1953 Mr. John Bryant was recruited as the District's Chief Engineer from the Region 6, Bureau of Reclamation office in Billings, Montana in July 1953. His first priority was to construct a series of six earth fill dams in the hills south of the city of Riverside to control hazardous flood waters emanating therefrom. Harrison and Woodcrest Dams were completed in 1953, and all six were in place by 1960. In addition, Pigeon Pass Dam above Sunnymead was completed in 1957.
1955 In 1955, Ordinance 460 made the District responsible for ruling on the level of flood protection to be provided on new subdivisions. Riverside County became the first in the state to require 100-year flood protection on new land divisions. Since then 100-year protection has become standard throughout the state and the nation and was also adopted in the National Flood Insurance Act of 1968. Therefore, in 1955, to facilitate its responsibilities under Ordinance 460, the District embarked upon an ambitious program of mapping its entire area at a scale of 1" = 200' with 4' contours, by using the new technology known as Photogrammetry. Ground control surveys and mapping was initially done by a private photogrammetric contractor providing maps covering one square mile each.
1956 The Santa Ana River levees through the city of Riverside became the first Federally funded District project in 1956. The levees were designed to protect the city from severe flood damage similar to that experienced in the flood of 1938. The project increased the budget from $890,000 in 1955-56, to $3,440,000 for 1956-57. The salary item in the 1956-57 budget was $78,000 for a staff of 14, including a Chief Engineer, four Civil Engineers, one Hydrographer, one Right of Way Agent and one Draftsman.
1957 By 1957, staff growth prompted a move from the courthouse to 2,300 square feet of rental space in the Schacker Building, a block away at 9th and Orange Streets. Also in 1957, the District became the first public agency to set up an in-house division of photogrammetry to produce maps using aerial photography. The average cost for contracted work had been $1,000 per square mile (per map) excluding ground control. The new division was able to produce one square mile of mapping, including ground control, for $355.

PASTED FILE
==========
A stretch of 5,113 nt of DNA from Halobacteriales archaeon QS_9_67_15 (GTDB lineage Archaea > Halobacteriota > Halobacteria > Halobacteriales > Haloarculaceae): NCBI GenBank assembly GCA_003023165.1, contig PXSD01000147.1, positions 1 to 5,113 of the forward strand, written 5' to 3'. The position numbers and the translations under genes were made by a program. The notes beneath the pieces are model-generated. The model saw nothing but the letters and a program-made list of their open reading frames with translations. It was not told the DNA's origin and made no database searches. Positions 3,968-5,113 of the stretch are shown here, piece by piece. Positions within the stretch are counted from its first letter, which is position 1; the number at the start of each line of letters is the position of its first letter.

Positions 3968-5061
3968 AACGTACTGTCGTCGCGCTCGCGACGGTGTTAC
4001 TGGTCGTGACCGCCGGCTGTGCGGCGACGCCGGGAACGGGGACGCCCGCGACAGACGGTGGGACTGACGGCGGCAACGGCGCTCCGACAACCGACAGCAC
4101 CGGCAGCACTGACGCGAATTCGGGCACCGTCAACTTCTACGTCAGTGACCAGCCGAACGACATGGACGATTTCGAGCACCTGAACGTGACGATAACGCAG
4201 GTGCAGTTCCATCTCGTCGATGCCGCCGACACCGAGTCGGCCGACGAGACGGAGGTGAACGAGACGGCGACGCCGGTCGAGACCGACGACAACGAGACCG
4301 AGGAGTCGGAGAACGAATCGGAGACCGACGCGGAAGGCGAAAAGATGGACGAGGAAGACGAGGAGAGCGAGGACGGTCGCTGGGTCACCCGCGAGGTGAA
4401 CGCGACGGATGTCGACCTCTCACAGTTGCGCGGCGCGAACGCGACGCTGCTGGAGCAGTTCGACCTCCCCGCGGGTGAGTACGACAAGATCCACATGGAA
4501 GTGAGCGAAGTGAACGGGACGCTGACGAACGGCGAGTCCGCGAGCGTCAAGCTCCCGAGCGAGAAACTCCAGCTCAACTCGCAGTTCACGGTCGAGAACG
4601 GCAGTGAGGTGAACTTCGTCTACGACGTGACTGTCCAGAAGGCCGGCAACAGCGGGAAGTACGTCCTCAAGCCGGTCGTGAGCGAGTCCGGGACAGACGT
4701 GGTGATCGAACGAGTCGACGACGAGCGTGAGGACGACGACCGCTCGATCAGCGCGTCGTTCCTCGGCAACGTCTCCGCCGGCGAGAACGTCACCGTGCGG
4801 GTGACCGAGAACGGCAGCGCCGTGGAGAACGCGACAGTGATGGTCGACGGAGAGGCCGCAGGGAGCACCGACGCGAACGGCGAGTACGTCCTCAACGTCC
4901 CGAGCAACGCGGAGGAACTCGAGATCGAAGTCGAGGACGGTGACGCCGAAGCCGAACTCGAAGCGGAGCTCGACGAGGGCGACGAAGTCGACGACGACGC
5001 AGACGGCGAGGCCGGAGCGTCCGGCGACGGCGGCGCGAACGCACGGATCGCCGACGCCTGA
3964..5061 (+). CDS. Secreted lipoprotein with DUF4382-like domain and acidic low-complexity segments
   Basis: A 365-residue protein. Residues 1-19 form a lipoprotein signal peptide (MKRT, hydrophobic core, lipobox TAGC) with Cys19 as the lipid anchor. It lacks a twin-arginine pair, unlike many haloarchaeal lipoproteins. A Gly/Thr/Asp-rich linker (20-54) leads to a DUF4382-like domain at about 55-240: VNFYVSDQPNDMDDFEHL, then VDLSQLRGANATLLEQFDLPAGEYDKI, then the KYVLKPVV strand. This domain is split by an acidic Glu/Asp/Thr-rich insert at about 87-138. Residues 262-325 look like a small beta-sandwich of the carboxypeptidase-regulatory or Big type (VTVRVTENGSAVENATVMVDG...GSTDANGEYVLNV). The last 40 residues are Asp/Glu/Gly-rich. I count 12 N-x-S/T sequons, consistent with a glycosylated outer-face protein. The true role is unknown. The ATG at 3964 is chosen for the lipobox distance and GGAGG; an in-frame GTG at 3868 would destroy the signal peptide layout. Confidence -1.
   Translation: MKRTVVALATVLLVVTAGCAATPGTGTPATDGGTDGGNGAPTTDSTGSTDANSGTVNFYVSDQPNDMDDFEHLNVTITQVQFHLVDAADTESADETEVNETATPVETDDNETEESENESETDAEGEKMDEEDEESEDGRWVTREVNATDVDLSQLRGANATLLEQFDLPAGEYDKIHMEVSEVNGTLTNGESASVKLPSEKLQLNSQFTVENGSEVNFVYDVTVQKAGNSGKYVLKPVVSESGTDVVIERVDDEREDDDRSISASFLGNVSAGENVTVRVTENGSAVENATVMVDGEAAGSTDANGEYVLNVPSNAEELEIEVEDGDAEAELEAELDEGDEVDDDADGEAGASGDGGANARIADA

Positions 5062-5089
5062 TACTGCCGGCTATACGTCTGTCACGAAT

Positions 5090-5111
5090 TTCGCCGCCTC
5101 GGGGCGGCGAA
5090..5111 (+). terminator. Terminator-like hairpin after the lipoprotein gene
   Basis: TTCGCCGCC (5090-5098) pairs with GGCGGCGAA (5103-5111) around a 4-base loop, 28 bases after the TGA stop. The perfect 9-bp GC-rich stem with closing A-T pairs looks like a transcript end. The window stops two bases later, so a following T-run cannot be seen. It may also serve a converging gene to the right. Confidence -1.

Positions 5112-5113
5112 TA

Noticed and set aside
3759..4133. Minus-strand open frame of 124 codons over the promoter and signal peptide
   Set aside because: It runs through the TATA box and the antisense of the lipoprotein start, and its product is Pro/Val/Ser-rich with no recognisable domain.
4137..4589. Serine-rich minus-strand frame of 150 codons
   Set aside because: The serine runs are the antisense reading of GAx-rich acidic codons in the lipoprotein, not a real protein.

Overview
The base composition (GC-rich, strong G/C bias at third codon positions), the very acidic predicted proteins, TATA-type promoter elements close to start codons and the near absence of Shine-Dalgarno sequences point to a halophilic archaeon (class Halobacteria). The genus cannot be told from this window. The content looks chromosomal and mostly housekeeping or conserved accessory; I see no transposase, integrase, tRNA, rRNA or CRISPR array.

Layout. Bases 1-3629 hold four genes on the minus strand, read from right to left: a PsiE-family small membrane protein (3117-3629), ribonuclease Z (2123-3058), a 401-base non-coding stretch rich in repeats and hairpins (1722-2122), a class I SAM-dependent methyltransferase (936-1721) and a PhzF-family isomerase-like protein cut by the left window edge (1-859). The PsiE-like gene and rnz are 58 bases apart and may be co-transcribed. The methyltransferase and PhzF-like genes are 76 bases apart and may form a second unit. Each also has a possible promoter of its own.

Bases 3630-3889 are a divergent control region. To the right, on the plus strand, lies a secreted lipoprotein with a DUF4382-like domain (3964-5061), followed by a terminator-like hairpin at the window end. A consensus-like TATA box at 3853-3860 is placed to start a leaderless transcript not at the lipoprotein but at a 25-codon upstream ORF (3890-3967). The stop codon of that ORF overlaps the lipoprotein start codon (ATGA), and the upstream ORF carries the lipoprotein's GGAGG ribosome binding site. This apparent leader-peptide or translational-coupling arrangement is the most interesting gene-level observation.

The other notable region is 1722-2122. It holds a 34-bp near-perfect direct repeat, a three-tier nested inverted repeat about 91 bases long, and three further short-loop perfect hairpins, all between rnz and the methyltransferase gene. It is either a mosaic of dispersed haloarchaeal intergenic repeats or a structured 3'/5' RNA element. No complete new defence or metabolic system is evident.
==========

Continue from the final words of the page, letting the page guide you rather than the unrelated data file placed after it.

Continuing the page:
1960 The State Division of Highways, in constructing Highway 60 through Riverside, severed about 15 acres off the north end of Fairmount Park golf course which became surplus property. The District purchased the parcel, bounded by Highway 60, Market Street and the Santa Ana River levee, for a modest $28,000. Armed with this choice land parcel, the District proceeded to design, and put out to contract, a 10,500 square foot office building at its present location. Thus the District was to have the first home of its own.
1961 District workloads increased substantially between 1957 and 1961, requiring a staff increase from 14 in 1957 to 55 in 1961, and the newly completed office building was occupied in February 1961.
1962 Completed in 1962, the San Jacinto River levee project was designed and constructed with Corps of Engineers funds and consisted of five miles of levee along Bautista Creek and the San Jacinto River in Zone 4. The District provided funds for right of way, utility relocations and bridges. These local costs were reimbursed to the District by the state.
The District began using electronic distance measuring (EDM) devices in 1962, significantly speeding up survey distance measuring. An EDM could accurately measure one mile or 20 miles in just minutes. With conventional transit and steel tape, a like survey line would take hours, and if the line of sight needed clearing of brush and trees, it could take days.
1963 The District maintenance force was originally headquartered on County Road Department property in San Jacinto and much of its work in the early years was along the San Jacinto River in Zone 4. In 1963, a 50' x 100' concrete "tilt-up" building was erected at District headquarters in Riverside and the maintenance function moved there.
On October 18, 1963, Orange County Water District filed a lawsuit against virtually all Santa Ana River Basin water users upstream of Prado Dam, except the San Jacinto River Basin tributary to Lake Elsinore.